I settled on the following configuration for my Darlas: 100% while running high beams, when I need maximum illumination and I’m not concerned about blinding oncoming traffic; 30% while running low-beams at night, as this provides plenty of additional conspicuity without obnoxious glare; 70% while running low-beams in daylight, which delivers un-ignorable conspicuity, but stops short of being an infuriating distraction. Before the Darlas, I would keep my high beams on all the time to boost my conspicuity. Now I’m much more visible during the day with only my low beams and the Darlas, and I reserve my high beams for empty roads at night.

The fender-mount kit for my bike carries an MSRP of $669. If purchased at the same time, the Selective Yellow slip-on lenses cost another $30 ($40 if bought separately). With Clearwater’s rally discount, I got all this hardware for $594. I don’t know what I’d have paid my local shop to install the system, but I’m sure it would’ve been a lot more than the $100 Clearwater charged me at the rally. While the installation is not technically complicated, it can be time-consuming (1-3 hours). With all the plastic R&R required on my bike, the project would definitely require more than an hour of labor, currently $125+ in my area. See Clearwater’s website for bundle discounts and simplified wiring when purchasing more than one setup at a time. For instance, Darlas can be added to other Clearwater lights that already have branches in their wiring for the Darlas, eliminating the need for/cost of wiring normally included with them.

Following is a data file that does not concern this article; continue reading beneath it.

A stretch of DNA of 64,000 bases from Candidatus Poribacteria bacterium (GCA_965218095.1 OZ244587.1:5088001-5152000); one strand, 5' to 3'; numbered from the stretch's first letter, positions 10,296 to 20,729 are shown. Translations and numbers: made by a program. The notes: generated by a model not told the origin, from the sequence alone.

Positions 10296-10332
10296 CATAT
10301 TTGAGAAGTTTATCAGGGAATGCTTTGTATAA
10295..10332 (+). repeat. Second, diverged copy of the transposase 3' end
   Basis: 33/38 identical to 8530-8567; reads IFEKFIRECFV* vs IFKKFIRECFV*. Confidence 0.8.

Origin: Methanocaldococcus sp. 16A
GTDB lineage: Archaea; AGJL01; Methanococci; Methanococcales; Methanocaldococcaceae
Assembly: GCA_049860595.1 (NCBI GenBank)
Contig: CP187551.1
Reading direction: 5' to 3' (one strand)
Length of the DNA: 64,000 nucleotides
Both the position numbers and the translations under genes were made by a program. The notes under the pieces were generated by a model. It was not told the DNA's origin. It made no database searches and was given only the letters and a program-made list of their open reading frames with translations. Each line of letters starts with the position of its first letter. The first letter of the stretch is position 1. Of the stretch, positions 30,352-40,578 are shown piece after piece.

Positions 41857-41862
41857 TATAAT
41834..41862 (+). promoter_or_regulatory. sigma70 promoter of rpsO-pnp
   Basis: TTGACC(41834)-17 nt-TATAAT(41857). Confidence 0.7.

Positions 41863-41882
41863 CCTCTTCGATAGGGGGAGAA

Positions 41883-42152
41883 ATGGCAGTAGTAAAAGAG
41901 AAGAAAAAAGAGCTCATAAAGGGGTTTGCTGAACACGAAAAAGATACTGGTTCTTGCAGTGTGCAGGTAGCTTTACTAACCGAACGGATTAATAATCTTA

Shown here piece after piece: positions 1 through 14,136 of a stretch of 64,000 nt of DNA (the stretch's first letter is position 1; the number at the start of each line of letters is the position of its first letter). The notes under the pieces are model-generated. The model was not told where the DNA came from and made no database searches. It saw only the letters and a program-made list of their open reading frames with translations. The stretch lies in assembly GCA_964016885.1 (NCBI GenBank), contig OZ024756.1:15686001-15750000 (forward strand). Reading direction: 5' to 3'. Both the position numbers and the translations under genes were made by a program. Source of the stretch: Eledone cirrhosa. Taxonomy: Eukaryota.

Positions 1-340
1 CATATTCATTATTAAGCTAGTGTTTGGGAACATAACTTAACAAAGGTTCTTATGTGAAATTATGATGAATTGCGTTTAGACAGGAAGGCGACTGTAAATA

Even with my rally savings, $694 is a lot to spend on something for which I hadn’t felt any need during two years of owning this motorcycle. While I may not have much occasion to appreciate the Darlas’ additional nighttime illumination, I feel better knowing it’s there if I need it unexpectedly. I never want to repeat that half-blind ride on the rally’s first night! More importantly, I’m confident my conspicuity during the day is worlds better. It’s virtually inconceivable to me that a motorist could overlook me from the front now, even on the brightest days when my other lights don’t stand out much.